Vocational rehabilitation with the industrially injured worker.
- PubMed: 3655266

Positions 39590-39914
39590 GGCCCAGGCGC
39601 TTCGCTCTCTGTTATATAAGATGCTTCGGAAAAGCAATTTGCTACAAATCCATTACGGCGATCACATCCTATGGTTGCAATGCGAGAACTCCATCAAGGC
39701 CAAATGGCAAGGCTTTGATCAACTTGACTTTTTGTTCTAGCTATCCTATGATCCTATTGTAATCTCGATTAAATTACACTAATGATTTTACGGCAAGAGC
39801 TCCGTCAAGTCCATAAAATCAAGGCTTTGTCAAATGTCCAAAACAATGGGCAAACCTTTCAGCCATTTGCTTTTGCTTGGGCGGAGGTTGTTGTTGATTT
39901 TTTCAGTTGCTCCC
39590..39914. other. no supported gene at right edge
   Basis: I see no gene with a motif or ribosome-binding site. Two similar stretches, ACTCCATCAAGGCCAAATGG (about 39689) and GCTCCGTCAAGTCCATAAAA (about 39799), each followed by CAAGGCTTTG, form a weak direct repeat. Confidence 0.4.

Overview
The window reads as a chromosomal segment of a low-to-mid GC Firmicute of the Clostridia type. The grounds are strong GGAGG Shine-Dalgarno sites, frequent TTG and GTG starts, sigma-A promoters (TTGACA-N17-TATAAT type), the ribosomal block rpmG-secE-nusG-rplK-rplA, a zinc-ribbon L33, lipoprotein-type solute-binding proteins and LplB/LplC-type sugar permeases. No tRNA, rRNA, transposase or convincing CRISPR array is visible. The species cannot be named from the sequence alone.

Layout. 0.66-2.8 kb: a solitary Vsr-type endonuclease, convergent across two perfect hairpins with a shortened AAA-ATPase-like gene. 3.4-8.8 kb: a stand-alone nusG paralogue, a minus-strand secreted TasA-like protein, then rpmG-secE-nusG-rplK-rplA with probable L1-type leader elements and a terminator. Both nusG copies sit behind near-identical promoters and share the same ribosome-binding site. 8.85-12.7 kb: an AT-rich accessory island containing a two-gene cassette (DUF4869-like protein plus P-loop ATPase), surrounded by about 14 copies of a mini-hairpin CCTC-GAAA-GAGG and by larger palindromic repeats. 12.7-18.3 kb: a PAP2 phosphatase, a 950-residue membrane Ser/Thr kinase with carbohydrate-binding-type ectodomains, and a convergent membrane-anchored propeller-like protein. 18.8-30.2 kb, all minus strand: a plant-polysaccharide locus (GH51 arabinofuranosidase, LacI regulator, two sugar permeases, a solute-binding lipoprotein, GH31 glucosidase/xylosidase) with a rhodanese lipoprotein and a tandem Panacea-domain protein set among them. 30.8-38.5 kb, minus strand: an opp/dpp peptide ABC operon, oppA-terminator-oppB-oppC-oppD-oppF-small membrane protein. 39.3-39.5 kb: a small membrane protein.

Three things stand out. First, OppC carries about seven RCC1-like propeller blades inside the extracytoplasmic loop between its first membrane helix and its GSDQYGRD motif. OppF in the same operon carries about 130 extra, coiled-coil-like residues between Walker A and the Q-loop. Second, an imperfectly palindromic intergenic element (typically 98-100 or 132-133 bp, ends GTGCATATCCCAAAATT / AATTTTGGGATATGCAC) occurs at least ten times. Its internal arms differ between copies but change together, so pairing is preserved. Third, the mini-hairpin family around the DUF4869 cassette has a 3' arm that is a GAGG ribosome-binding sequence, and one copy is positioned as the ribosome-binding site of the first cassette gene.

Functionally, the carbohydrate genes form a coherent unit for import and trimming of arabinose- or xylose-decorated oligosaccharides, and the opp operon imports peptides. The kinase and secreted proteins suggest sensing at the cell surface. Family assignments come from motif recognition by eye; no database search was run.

The field of vocational rehabilitation has broadened beyond the traditional federal-state model into the private sector primarily through funding by the insurance industry via workers' compensation coverage. Most disabilities encountered by private vocational rehabilitationists are musculoskeletal injuries resulting from traumatic industrial accidents rather than congenital disabilities most often seen by the state's Department of Vocational Rehabilitation. In many cases reduction in physical tolerances, extremity use, and/or chronic pain results in the industrially injured worker not being released by the attending physician for return to work in the previous occupation. To be effective, private vocational rehabilitationists working with the industrially injured worker must have a working knowledge of residual tolerances associated with various disabilities, as well as knowledge of legal parameters of the vocational workers' compensation law for each state worked in. In addition, the ability to communicate effectively with attending physicians, attorneys, claims examiners, occupational and physical therapists, and rehabilitation nurses is concomitant with successful positive movement in the vocational rehabilitation process. As with federal and state vocational rehabilitation counselors, the ability to assess transferability of past work skills and current aptitudes is paramount in determining transferability of work skills to alternate occupations. Finally, growing networking between rehabilitation nurses, therapists, physicians, and vocational rehabilitationists is needed to improve the injured worker's ability to maximize his or her physical tolerances in viewing return to work in a position as close as possible to that performed at the time of injury.